Qantas pilot left incapacitated after plane suddenly loses pressure

A pilot was left incapacitated as a Qantas plane suddenly lost pressure mid-air, forcing the remaining pilot to plunge 12,000 feet.

The Boeing 737 cargo plane was flying from Brisbane to Melbourne, when the cabin pressure suddenly dropped and left one pilot unable to fulfil his duties on Wednesday night.

Both pilots were forced to don oxygen masks as the cabin rapidly depressurised and they swiftly descended to 20,000 feet.

However, the first officer subsequently lost consciousness and the pilot made a solo descend to a height of 8,000 feet before diverting the plane to Canberra.

A Qantas Boeing 737 cargo plane descended 12,000 feet after losing cabin pressure. Source: Brendon Thorne/Bloomberg via Getty Images

The Australian Transport Safety Bureau (ATSB) is investigating the incident and provided an initial assessment of the incident.

“During cruise, the crew of the cargo flight received a wing body overheat warning resulting in a reduction of cabin pressure,” an ATSB report found.

“The crew donned oxygen and descended to 20,000 ft.

“The First Officer was subsequently incapacitated and the Captain descended to 8,000 feet and diverted the aircraft to Canberra.”

The terrifying plunge occurred near Narrandera, NSW. The plane landed in Canberra and emergency services met the aircraft on arrival.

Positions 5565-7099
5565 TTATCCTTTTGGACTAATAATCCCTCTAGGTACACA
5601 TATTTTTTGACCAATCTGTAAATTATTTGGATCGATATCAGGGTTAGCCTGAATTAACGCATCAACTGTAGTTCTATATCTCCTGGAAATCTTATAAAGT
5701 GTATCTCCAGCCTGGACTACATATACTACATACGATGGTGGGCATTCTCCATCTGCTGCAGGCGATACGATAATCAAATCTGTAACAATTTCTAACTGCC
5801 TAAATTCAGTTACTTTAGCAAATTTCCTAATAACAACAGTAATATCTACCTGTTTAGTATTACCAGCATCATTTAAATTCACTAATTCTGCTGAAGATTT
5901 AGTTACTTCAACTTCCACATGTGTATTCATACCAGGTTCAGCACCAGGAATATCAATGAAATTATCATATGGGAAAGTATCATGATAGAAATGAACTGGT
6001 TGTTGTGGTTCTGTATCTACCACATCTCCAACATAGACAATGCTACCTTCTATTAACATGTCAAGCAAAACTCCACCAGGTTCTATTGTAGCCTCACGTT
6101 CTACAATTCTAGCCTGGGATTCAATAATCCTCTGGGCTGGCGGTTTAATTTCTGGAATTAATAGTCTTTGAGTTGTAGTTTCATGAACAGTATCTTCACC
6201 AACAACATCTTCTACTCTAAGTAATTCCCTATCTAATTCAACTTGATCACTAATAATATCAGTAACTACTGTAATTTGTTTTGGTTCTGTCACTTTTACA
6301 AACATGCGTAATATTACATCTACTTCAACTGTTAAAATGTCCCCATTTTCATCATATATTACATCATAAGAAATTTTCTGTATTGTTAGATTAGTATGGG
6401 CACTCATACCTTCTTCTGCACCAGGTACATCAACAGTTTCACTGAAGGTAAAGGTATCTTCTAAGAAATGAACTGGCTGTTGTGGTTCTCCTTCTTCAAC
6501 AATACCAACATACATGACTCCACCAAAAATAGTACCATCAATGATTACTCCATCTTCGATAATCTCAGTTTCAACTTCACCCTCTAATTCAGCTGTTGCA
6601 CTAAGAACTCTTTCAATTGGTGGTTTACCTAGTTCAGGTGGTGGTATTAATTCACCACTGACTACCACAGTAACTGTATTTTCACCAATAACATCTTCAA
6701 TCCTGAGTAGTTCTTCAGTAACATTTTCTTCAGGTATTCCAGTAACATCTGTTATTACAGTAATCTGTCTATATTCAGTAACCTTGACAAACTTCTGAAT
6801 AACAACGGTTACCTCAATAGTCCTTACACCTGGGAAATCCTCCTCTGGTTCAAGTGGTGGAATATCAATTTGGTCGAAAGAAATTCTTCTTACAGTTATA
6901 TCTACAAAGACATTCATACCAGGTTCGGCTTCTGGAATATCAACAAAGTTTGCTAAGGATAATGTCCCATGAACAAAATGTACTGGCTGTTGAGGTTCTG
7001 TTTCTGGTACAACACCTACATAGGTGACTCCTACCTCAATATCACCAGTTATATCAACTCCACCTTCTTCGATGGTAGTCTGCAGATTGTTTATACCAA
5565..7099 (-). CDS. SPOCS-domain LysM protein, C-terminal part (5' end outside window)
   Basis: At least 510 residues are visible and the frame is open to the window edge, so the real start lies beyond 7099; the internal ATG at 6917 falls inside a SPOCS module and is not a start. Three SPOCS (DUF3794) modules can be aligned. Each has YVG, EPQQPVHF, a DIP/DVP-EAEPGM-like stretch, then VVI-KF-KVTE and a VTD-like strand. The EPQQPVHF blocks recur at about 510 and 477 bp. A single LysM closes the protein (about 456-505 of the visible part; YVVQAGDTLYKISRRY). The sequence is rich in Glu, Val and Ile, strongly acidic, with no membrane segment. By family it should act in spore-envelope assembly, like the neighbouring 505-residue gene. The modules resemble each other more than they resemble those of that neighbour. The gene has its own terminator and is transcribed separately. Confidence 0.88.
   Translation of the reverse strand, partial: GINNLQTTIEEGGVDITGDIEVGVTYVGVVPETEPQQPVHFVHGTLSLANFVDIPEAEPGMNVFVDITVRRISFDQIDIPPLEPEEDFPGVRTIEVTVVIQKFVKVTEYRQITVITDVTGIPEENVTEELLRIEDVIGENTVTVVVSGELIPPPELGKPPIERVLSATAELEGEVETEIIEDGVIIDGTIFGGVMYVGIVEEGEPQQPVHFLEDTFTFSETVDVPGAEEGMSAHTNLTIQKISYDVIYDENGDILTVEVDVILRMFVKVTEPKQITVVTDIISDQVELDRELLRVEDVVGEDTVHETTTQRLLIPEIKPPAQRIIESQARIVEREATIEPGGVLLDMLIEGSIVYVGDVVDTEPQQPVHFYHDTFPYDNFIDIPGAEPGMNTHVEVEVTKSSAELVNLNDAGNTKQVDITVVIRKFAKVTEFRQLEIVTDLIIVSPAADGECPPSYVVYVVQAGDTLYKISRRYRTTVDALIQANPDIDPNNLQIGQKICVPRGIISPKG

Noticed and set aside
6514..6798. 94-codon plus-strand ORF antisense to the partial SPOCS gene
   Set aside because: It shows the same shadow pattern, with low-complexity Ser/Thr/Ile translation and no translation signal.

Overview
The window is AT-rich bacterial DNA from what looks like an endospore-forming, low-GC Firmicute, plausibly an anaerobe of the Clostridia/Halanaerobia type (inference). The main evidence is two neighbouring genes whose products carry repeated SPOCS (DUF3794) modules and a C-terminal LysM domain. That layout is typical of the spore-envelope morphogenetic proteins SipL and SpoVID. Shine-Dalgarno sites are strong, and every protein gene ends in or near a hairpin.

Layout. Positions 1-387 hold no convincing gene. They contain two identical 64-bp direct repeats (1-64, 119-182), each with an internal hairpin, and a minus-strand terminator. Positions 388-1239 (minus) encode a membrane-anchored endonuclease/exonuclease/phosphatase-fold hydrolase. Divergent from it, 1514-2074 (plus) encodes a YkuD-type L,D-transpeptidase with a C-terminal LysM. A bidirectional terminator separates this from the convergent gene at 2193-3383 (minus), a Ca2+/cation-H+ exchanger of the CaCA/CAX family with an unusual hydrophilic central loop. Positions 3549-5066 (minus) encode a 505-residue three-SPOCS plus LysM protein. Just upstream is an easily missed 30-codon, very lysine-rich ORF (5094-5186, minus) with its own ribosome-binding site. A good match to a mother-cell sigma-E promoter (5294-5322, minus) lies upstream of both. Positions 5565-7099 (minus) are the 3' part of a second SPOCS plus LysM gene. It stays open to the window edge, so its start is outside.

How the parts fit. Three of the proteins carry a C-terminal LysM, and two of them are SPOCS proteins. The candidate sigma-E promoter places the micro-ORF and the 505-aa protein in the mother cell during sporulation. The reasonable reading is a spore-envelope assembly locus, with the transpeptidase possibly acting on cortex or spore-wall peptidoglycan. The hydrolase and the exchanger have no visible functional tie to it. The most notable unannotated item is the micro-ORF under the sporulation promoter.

The Boeing 737 was flying from Brisbane to Melbourne, when the cabin pressure suddenly dropped and left one pilot incapacitated. Source: Getty

The freight plane did not contain any passengers, according to a Qantas spokesperson.

“A Qantas Freight service travelling from Brisbane to Melbourne Wednesday night diverted into Canberra following a technical fault with the onboard air conditioning system that
affected the ability to maintain pressure in the cabin,” the Qantas spokesperson said.

“The aircraft landed normally in Canberra and engineers are inspecting the aircraft today (Thursday).”

There was no damage to the aircraft and the ATSB is investigating the incident.

“As part of the investigation, the ATSB will collect and examine information from the aircraft’s flight data recorders and interview maintenance and flight crew,” the ATSB report read.

The final report is due in the last quarter of 2018.